Letter | Published:

Towards a rain-dominated Arctic

Nature Climate Change volume 7, pages 263267 (2017) | Download Citation

Abstract

Climate models project a strong increase in Arctic precipitation over the coming century1, which has been attributed primarily to enhanced surface evaporation associated with sea-ice retreat2. Since the Arctic is still quite cold, especially in winter, it is often (implicitly) assumed that the additional precipitation will fall mostly as snow3. However, little is known about future changes in the distributions of rainfall and snowfall in the Arctic. Here we use 37 state-of-the-art climate models in standardized twenty-first-century (2006–2100) simulations4 to show a decrease in average annual Arctic snowfall (70°–90° N), despite the strong precipitation increase. Rain is projected to become the dominant form of precipitation in the Arctic region (2091–2100), as atmospheric warming causes a greater fraction of snowfall to melt before it reaches the surface, in particular over the North Atlantic and the Barents Sea. The reduction in Arctic snowfall is most pronounced during summer and autumn when temperatures are close to the melting point, but also winter rainfall is found to intensify considerably. Projected (seasonal) trends in rainfall and snowfall will heavily impact Arctic hydrology (for example, river discharge, permafrost melt)5,6,7, climatology (for example, snow, sea-ice albedo and melt)8,9 and ecology (for example, water and food availability)5,10.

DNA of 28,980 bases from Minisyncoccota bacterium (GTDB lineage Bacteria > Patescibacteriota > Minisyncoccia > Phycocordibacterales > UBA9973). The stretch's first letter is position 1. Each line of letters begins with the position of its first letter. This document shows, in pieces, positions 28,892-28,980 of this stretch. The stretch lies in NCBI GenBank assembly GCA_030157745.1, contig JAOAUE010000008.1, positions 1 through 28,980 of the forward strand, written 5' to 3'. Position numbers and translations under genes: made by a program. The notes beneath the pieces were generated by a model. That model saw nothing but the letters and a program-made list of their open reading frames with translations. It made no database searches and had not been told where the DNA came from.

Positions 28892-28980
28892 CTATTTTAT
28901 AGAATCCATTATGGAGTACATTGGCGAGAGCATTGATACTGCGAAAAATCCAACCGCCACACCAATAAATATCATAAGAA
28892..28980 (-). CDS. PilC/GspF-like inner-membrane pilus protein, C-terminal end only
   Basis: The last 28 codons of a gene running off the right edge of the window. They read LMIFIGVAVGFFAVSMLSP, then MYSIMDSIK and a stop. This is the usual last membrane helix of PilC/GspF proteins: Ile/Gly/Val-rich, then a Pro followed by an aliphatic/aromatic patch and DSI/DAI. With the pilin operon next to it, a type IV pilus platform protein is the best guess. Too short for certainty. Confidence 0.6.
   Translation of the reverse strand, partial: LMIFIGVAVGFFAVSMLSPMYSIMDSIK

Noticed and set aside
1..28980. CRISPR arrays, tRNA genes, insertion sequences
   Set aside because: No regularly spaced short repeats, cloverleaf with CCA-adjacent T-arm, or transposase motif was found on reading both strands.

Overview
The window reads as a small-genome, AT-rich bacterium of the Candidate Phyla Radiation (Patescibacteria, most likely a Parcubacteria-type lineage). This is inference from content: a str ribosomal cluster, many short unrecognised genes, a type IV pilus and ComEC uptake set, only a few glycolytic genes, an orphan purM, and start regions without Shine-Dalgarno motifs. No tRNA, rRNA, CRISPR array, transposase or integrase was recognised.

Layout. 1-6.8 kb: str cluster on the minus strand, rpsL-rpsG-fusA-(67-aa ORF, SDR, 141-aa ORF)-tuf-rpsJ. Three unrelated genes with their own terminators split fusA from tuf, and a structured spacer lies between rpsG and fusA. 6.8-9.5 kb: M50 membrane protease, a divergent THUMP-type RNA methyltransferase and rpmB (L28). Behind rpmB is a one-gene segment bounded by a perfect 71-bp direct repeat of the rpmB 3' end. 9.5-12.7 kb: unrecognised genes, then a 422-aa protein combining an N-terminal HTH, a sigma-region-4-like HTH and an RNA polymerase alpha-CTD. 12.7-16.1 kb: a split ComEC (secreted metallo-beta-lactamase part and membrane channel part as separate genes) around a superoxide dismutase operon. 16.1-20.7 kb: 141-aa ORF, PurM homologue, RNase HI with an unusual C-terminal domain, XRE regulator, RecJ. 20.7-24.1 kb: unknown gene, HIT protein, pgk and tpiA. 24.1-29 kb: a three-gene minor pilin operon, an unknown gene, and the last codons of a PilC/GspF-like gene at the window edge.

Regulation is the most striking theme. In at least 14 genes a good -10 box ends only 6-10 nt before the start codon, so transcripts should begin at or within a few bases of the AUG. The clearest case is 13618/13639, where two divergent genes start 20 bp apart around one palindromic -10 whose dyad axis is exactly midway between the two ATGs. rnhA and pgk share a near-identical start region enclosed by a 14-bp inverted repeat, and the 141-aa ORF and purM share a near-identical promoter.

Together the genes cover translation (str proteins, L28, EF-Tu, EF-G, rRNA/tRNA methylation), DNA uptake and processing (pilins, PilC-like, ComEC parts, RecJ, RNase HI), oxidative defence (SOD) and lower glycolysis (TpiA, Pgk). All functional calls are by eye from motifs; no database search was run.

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Acknowledgements

We acknowledge the World Climate Research Programme’s Working Group on Coupled Modelling, which is responsible for CMIP, and we thank all climate-modelling groups for producing and making available their model output. For CMIP the US Department of Energy’s Program for Climate Model Diagnosis and Intercomparison provides coordinating support and led the development of software infrastructure in partnership with the Global Organization for Earth System Science Portals. We are grateful to the EC-Earth consortium for their contribution to the development of the Earth System Model EC-Earth. We thank M. Loonen and F. Selten for their comments on earlier versions of the manuscript.

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Affiliations

  1. Royal Netherlands Meteorological Institute (KNMI), Utrechtseweg 297, 3731GA De Bilt, The Netherlands

    • R. Bintanja
    •  & O. Andry
  2. Energy and Sustainability Research Institute Groningen (ESRIG), University of Groningen, Nijenborgh 6/7, 9747 AG Groningen, The Netherlands

    • R. Bintanja

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Contributions

R.B. developed the ideas that led to this paper. R.B. analysed the climate model simulations, while O.A. analysed the reanalyses data. R.B. wrote the main paper, with input from O.A. All authors discussed the results and implications and commented on the manuscript at all stages.

Competing interests

The authors declare no competing financial interests.

Corresponding author

Correspondence to R. Bintanja.

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DOI

https://doi.org/10.1038/nclimate3240

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